Water output is regulated by antidiuretic hormone (ADH) and aldosterone. Both hormones cause the kidneys to reabsorb more water back from urine to retain in the body.
Antidiuretic hormone (ADH), also known as arginine vasopressin, is secreted from the posterior pituitary gland. After traveling to the kidneys, ADH binds to receptors on cells in the collecting ducts. It promotes reabsorption of water back into circulation, reducing water output. Without ADH, water flows freely out of the body with urine, as the collecting ducts are virtually impermeable to water. The most common ADH related disease is diabetes insipidus. This clinical condition arises from either dysfunction in the hypothalamus or in the kidneys. One of the major signs of either type of diabetes insipidus is excessive urine production, and the resulting dry mouth and increased thirst. Fortunately, ADH dysregulation is a relatively rare cause of fluid imbalance in Adrenal Fatigue Syndrome.
On top of our kidneys sit the walnut-sized endocrine glands called the adrenal glands. These glands secrete over fifty different types of hormones, regulating our ability to deal with stress, libido, inflammatory response, fight-or-flight response, and fluid balance. Each gland contains two layers. The outer layer is called the adrenal cortex. Three different types of steroid hormones are secreted here: mineralocorticoids, glucocorticoids and sex hormones. The main mineralocorticoid is called aldosterone. Mineralocorticoids are hormones that the body secretes to maintain an adequate fluid and salt balance. Salts are compounds composed of electrolytes like sodium and potassium, and these electrolytes affect the body's fluid content. Cortisol is the body’s main anti-stress hormone. It also has a weak mineralocorticoid effect and in high enough doses can work like aldosterone.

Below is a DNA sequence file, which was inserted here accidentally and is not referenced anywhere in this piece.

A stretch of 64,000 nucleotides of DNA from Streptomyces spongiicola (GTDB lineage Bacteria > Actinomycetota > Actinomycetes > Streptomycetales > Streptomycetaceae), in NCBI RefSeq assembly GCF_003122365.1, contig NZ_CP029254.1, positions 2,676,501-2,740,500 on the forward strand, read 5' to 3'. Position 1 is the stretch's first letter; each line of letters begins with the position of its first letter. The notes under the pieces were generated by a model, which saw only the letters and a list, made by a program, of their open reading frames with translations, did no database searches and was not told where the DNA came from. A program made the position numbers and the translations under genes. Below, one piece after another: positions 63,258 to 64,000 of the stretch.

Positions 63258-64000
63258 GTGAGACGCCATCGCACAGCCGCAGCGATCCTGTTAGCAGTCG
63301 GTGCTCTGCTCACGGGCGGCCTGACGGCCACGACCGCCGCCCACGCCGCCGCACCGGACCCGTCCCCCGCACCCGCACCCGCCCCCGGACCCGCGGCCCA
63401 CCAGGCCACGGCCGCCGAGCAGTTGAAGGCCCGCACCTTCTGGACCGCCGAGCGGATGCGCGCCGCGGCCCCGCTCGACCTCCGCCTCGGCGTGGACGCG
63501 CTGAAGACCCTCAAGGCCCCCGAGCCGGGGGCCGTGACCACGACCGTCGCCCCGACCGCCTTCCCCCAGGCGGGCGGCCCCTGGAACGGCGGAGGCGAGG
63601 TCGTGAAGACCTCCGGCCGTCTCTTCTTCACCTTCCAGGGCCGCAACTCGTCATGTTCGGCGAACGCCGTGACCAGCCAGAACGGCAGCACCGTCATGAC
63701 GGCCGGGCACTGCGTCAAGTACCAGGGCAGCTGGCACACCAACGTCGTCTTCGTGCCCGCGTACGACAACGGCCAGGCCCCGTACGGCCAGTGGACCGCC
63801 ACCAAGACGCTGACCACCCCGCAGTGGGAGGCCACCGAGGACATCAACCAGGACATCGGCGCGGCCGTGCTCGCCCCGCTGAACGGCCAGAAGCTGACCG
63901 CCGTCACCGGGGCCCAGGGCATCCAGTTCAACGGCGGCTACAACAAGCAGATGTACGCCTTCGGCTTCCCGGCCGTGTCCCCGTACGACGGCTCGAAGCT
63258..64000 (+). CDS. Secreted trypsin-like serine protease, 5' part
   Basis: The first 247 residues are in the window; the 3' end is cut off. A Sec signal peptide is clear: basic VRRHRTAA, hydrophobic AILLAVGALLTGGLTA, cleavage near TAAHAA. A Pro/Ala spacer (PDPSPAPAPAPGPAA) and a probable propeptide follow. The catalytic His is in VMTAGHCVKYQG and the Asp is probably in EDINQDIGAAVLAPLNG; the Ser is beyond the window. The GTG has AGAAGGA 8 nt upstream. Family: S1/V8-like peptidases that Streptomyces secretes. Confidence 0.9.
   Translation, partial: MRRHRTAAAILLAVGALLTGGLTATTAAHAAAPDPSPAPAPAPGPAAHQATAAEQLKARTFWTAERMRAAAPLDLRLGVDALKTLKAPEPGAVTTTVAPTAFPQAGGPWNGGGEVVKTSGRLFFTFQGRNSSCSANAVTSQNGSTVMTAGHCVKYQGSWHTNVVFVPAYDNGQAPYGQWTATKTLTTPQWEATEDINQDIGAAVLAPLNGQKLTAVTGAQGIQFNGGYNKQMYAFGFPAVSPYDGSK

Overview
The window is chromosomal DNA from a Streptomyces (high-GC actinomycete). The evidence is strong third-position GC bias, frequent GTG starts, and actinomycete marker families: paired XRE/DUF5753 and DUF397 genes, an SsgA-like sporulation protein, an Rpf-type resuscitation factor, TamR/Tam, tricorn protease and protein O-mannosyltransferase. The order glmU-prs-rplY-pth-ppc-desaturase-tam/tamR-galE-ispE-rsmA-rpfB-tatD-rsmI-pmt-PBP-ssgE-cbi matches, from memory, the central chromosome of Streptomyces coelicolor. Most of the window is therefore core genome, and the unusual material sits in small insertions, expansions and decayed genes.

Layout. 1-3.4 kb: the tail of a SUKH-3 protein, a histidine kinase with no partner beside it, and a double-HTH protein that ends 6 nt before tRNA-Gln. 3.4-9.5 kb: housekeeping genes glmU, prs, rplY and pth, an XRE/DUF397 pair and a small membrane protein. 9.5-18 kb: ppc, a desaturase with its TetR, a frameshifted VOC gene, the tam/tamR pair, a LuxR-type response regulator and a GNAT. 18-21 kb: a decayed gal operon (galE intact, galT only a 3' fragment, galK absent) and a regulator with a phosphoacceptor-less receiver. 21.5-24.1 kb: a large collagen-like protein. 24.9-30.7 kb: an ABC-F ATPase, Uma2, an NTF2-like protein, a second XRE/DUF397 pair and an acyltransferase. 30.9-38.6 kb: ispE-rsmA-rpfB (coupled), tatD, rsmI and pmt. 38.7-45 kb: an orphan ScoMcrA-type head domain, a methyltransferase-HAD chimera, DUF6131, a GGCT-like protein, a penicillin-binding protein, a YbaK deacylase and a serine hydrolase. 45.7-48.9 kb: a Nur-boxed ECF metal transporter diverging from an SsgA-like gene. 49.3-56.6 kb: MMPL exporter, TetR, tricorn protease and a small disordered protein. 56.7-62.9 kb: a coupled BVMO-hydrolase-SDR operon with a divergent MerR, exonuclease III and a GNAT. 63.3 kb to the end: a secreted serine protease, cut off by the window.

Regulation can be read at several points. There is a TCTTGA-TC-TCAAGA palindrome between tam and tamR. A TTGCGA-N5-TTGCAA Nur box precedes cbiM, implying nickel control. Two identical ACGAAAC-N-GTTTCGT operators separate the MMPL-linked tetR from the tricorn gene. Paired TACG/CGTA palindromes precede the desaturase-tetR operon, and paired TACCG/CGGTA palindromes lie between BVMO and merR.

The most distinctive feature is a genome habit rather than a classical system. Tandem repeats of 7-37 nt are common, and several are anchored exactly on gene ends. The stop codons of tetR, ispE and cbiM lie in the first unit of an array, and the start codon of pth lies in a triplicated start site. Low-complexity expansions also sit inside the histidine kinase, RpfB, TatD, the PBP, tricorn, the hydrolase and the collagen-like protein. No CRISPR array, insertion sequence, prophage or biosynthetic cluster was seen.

Basic biochemistry tells us where sodium goes, water follows. Aldosterone signals the kidneys to reabsorb sodium so it does not leave the body with urine. As sodium is retained, so is water. The more aldosterone released by the adrenal glands, the more water is retained in the body. Because the cardiovascular system is a closed system, more water in the body raises blood volume. This added volume increases the pressure within your blood vessels and translates into higher blood pressure, all else being equal.
The release of the proper amount of aldosterone and cortisol by the adrenal glands is a continuous and automatic process. If the body senses low blood pressure being, more aldosterone is released. A healthy body conducts this automatic process of internal fluid balance without us knowing.
The problem comes when this regulation is dysfunctional or imbalanced, as occurs in those with Adrenal Fatigue Syndrome.
Two symptoms specifically reflect the dysregulation of aldosterone as AFS progresses—are salt cravings and low blood pressure.
When under stress, the adrenals are put in overdrive to secrete more compensatory hormones, such as cortisol and aldosterone. Typically, levels of both hormones rise in early AFS stages. Because of increased aldosterone levels, blood volume increases and blood pressure rises. It is common for people experiencing stress to have a higher than normal blood pressure. This is due, in part, to high aldosterone levels. If stress is unrelenting and becomes chronic, AFS progresses to more advanced stages and the adrenals begin to burn out. After reaching its maximum output in early stages, aldosterone and cortisol levels as the adrenal glands become exhausted. The more advanced the stage of AFS, the lower the aldosterone output; and as the aldosterone output falls, the body’s ability to retain fluid is compromised. Salt cravings become more severe and are warning signs of underlying problems. Many under stress automatically reach for salty foods such as potato chips for this reason. They also tend to salt their food more. This is an automatic response to low internal aldosterone levels in AFS sufferers. If unresolved, aldosterone levels continue to drop, contributing to a state of chronic low blood pressure. One can feel dizzy and lightheaded, with reduced urine output. Efforts to increase blood pressure fail even with increased water intake.